yr loving son



Posted by on 17 April, '15 in About


15 April 1915 – Paul to Gertrude

H.M.S. Gloucester
at Sea
15th April

Dear Mother-

We’ve been some distance since I last wrote – we were at Sierra Leone then – & have now been at sea for 3 weeks or so – no mails or anything & this is the first opportunity we’ve had for sending letters. I am still very fit & we’ve been in the hot weather all the time. We’ve crossed the equator off and on some dozen times- Our show is over now & there’s a chance of seeing you again in about a month’s time – but it’s only a rumour –

We captured a “prize” the other day, rather a fine ship – but I don’t think we make much out of it as they have done away with Prize Money – nothing doing in fact-.

Life’s been fairly monotonous during our month at sea – but still I don’t mind personally – cos as you know I like the hot weather. Food has been a bit short & we practically live on what is known as “bare navy” i.e. Salt Pork: pea soup & lime juice. Very good though.

We have had no news since we left either – so we are slightly behind hand in knowing what is going on.

I hope everybody is very well at home-

with ever so much love to you all

Your ever loving son


HMS Gloucester Log – 15 April 1915
Lavandeira Reef to Rocas Island
Lat -4.0, Long -34.3
6.30pm Colliers Djerissa and Gisella parted company
8.10pm Sighted fleet off stard bow
9.30pm Cos & speed as reqte for approaching anchorage West of Rocas Is
9.55pm Stopped. Came to with stard anchor
11.0pm Ships on company – Sydney (fla), Glasgow, Liverpool & Macedonia

4caf86d5cadfd34197017ef5: (

Sadly, this is the last of Paul’s letters where the logbook has been digitised.

Details of “prize” on 28th March

On patrol
Lat 0.0, Long -32.8
True Bearing and Distance: Rocas Is S15W 225′
12.05pm Sighted steamer bearing N10W 12′ steering SE :
12.10pm Steamer altered co to N. ward
12.15pm Proceeded co & speed as reqte to close steamer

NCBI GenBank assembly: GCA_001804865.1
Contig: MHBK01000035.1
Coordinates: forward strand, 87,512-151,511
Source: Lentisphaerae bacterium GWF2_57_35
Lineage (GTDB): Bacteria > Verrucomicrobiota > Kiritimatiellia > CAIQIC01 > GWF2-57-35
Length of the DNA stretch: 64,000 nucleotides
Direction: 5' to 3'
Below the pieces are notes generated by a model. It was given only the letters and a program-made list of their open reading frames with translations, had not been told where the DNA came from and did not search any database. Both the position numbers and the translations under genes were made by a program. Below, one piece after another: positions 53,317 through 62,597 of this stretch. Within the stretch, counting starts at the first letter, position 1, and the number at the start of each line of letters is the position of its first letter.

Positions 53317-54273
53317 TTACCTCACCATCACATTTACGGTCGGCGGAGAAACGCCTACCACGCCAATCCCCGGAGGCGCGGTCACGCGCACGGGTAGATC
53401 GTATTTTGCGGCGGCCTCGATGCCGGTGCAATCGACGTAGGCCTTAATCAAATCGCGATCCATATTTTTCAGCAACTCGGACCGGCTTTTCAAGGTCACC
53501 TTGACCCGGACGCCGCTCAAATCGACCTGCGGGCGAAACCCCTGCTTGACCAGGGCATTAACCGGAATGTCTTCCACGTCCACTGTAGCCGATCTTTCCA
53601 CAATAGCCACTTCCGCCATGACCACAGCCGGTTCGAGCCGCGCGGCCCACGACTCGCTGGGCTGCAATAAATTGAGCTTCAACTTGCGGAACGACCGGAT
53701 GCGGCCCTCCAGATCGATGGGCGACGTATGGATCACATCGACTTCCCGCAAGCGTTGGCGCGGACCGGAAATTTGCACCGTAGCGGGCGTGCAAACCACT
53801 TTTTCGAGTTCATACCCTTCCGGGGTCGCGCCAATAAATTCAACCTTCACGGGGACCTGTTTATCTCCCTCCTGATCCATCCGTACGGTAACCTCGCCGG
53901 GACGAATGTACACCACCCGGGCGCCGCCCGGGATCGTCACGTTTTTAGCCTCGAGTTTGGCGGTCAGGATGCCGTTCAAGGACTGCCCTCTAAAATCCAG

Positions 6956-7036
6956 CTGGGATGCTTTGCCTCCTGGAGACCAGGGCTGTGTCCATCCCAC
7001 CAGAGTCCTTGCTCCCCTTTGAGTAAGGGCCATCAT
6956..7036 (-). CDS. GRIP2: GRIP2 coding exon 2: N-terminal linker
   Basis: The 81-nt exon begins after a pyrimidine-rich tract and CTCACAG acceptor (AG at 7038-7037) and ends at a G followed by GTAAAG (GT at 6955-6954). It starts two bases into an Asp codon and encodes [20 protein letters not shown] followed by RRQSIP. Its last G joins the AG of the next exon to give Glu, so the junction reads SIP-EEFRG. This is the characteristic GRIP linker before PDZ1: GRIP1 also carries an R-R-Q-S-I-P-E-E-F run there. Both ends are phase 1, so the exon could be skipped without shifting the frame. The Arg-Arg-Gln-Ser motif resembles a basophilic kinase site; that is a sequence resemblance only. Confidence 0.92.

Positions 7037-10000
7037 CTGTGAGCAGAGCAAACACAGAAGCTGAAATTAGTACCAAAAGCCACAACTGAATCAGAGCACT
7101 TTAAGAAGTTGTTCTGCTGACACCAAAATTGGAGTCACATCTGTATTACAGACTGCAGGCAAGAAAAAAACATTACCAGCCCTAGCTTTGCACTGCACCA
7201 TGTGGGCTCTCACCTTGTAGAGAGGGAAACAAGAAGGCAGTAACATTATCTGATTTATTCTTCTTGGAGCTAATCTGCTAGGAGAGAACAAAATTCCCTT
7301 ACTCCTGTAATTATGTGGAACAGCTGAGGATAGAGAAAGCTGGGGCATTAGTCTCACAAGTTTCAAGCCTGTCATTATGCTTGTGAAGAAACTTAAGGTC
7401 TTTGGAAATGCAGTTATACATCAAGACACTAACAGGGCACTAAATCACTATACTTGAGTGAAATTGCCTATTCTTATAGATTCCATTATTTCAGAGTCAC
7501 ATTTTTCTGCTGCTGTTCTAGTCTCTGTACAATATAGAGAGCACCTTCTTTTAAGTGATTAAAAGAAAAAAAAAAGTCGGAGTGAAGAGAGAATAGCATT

1.20pm Boarded S.S. Hendrick flying Dutch colours. Proved to be German S.S. Macedonia with
coal & provisions. Put prize crew on board.
3:10pm Proceeded as reqte to close and communicate with Liverpool
3:45pm a/c as reqte to close prize.
4.0pm Discharged 29 ratings to Macedonia as prize crew with Lieut. H.O. Norman RNR  (in command) and Mr Allen R.N. Received on board German Captain Kunstler(?) with 2 officers and 19 men as prisoners of war.
7.15pm Proceeded as reqte to close Djerissa

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Posted by on 15 April, '15 in H M S Gloucester


14 April 1915 – Ted to Gertrude


Dear Mother

Just a line to thank you for your letter today. “Mrs No-Stamps” was a complete success, & it arrived quite all right together with a letter from Jinny, posted earlier in the day in Guildford, and with a stamp on. So it seems all right, but perhaps a bit risky unless you can get some definite news from the G.P.O. I hear you are going to Bournemouth, I do hope you do, as I am sure you will benefit by it-

You say you didn’t do enough for me. My dear Mother, you couldn’t have done more, you were all much too good to me and all helped to make my leave, as far as I was concerned, a complete success. I’m afraid I was away a good deal, but you know how hard it is to stay at home. Since coming back I have already heard from 2 people asking me why I did’nt go & see them! But I stayed amongst the family as much as I could I think. Anyhow it was lovely seeing you all again & I can never thank you all enough for being so frightfully good to me. I did love it all so.

Quite a nice day today, but it seems much colder than at home.